• Hi, Amanda–Why did you come back? I would have waited at least another month. :-) What doesn’t go with mushrooms? Ice cream! (Wait, I feel a blog post coming on.) Our only consolation is the thought that next year at this time we’ll be in Tanzania – I’m going to remind myself to repeat at the beginning of every day: You aren’t shovelling today… you aren’t shovelling today… Congrats on self-hosting your own blog. We clearly need to have a conversation… and as usual, your comment is too generous, even if you only did give us an A-. :-) Ken

  6. I’m making my own beef bone broth now as I pass time catching up my favorite blogs. There’s just nothing as nourishing or enriching as making this. I’m planning on turning mine into a sort of Pho/Ramen noodle dish for tonight’s dinner…it’s a great use for all the veggies in the fridge.

  7. Okay so I now have to google Circus Maximus and I do happen to be wearing fuzzy slippers on this umpteenth snow day. There is a slab style pie in my oven that I had meant to make for Super Bowl and there is Jasmine tea in my mug not broth. On the other hand a good broth is the secret to amazing food. You had me at Turmeric, ginger and mushrooms. I cannot wait to make this, but I’m not sure I can stomach broth for breakfast quite yet.

    • Oh, go ahead. Jody did this morning, before heading off the gym. The Circus Maximus was a Roman stadium, much larger than the Colosseum, but not anywhere near as familiar today, probably because, unlike the latter, all that remains of it is a large grassy field and a single tower. The Colosseum held 55,000 spectators; the Circus Maximus, 250,000 and in various iterations (a couple in wood before the final one in stone) entertained Romans for almost 1,000 years with chariot races, gladitorial combat, and various animal-themed entertainments (fighting people, fighting each other, etc.). Ken

  8. Back in the days when people were chary about sharing recipes, my mother would always say: “Oh just give it to them. It won’t turn out near as good as ours does anyway because they won’t use the right ingredients.” Sadly, it’s still true when you give soup (and other) recipes to folks who don’t make their own stock. I’d love to think that this whole brodo fad would make people take that simple, simple step. But it probably won’t. Love the idea of fresh turmeric! And glad you’ve got something to sustain you in case your snow, as it seems it might, never ends. ;)

    • Hey, another 4 – 6 on the way on Thursday – can’t wait! Fresh turmeric is something we discovered awhile back when writing about Blue Zones. Now we pick it up and throw it into everything – sliced for stock/diced for stir-fries. Nice to hear from you. :-) Ken

  9. This looks gorgeous – I’ve always been a broth and soup enthusiast!
    Question: Do you need to add vinegar to the stock pot when simmering the bones? I read somewhere that it helps draw out the nutrients…

    • Thanks for the kind words. We don’t add vinegar. I know that some people do, but efficiently leaching the minerals out of bones has never been our concern. Also, having to cook the stock for a shorter period of time hasn’t really been a concern very ofter either. When it is, I use a pressure cooker. Ken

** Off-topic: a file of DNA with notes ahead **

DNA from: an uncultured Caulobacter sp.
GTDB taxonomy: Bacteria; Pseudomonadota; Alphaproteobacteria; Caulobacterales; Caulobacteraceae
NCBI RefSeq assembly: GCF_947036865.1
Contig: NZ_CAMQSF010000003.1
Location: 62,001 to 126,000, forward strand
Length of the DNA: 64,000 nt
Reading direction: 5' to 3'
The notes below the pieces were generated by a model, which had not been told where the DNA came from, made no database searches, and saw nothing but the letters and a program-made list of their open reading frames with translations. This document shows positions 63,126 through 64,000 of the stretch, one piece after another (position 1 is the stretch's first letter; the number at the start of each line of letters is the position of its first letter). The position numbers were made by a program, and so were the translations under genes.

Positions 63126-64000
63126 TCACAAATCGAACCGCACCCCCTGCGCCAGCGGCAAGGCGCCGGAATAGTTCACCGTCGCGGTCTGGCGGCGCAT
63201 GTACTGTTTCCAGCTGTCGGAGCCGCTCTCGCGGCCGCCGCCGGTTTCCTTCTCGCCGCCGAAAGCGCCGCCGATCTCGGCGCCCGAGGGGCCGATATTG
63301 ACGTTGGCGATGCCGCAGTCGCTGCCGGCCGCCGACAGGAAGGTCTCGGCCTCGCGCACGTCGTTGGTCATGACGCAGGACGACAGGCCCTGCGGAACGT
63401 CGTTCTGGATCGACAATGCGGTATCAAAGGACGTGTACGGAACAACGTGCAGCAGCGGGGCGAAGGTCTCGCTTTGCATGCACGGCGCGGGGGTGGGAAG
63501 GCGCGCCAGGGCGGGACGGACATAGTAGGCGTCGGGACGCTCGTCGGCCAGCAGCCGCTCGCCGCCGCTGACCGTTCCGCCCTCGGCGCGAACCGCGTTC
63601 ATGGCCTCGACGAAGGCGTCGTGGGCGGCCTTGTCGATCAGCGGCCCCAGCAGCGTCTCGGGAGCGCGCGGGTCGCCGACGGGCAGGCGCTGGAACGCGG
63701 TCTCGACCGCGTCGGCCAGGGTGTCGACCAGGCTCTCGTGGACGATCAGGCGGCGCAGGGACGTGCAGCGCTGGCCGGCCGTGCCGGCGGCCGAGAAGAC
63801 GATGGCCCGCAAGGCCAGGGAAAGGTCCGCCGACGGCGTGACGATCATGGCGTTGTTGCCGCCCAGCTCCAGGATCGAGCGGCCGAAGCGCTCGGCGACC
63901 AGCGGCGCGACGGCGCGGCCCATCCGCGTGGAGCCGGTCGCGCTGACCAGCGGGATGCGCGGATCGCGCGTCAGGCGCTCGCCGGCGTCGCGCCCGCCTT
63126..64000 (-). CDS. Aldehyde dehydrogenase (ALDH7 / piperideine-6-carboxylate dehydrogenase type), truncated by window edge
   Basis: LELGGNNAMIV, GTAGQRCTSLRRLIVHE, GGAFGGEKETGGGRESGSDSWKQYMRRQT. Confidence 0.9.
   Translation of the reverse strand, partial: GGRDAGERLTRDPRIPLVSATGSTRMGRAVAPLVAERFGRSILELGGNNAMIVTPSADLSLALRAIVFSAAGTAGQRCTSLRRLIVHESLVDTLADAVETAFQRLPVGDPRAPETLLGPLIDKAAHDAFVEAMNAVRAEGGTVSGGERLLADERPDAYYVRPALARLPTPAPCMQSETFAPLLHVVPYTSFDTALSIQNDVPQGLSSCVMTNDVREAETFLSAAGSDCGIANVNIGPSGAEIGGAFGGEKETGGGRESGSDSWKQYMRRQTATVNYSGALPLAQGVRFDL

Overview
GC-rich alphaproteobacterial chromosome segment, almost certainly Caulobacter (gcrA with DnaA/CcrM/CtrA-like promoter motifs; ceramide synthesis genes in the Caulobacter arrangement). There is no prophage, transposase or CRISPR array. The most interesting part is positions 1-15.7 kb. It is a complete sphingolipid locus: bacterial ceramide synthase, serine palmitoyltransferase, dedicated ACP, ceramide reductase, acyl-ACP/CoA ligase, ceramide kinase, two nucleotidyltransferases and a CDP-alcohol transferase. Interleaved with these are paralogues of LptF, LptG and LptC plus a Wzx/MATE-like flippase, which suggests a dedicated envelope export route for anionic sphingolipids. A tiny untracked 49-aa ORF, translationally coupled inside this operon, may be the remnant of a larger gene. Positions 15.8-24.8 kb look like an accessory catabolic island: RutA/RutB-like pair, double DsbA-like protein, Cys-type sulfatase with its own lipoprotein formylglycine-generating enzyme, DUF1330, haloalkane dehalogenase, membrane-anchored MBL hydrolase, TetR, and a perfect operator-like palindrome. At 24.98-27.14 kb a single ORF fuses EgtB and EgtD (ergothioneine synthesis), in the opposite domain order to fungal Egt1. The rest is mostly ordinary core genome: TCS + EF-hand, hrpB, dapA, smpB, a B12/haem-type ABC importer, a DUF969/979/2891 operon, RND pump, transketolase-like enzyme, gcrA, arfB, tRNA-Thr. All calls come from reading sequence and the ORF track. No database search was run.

10. I’m sure this broth is super tasty. Love me a good broth any day, any time. To intensify the broth, you could try dry aged ginger instead of fresh ginger. That’s how we make a good cure-all back home with whole black pepper & other other spices. Aged ginger adds a whole new dimension.

      • Hi Ken, Aged Ginger or Old ginger is the one that is most commonly used where you can see the fibrous strands. Young ginger is usually used for pickling (in chinese cuisine). Indians use an even more aged/dry ginger called chukka for remedies. It’s usually boiled to make a soup-like remedy for different ailments. Google ‘chukka+indian remedy’. Home is sunny Singapore. I’m not sure if you recall, but you last commented about my chicken curry after I commented on bottarga. :)

      • Of course! Aged ginger is “normal” ginger for us. Young ginger is only very rarely available here, when it it known as “fresh” ginger. Any recipe here that calls for ginger, unless otherwise specified, is using aged ginger. I’ve only seen it a few times, in one particular store and to be honest I doubt if you asked your average shopper what it was, he wouldn’t have a clue. I do remember the chicken curry, but my mind is increasingly like a coarse cheesecloth, with too many associations slipping through. Thanks for the mental nudge. :-) Ken

  11. This looks totally exquisite, with or without the cashmere robe (although I would definitely have the book). Is it okay that I’m looking forward to braised rabbit as well though…?

  12. Love, love, love your pictures!!!! Makes me want to eat everything! Haha :)

    Your fellow eater/picture-taker,
    Roxanne ( thelemonandjar.com )

    • Thank you, Roxanne. Although, I think you’d want to eat Jody’s cooking even if I didn’t photograph it. I checked out your blog – nice photos, and I put the pumpkin and quinoa salad on my list. Ken

Leave a Reply

Fill in your details below or click an icon to log in:

WordPress.com Logo

You are commenting using your WordPress.com account. Log Out / Change )

Twitter picture

You are commenting using your Twitter account. Log Out / Change )

Facebook photo

You are commenting using your Facebook account. Log Out / Change )

Google+ photo

You are commenting using your Google+ account. Log Out / Change )

Connecting to %s

%d bloggers like this: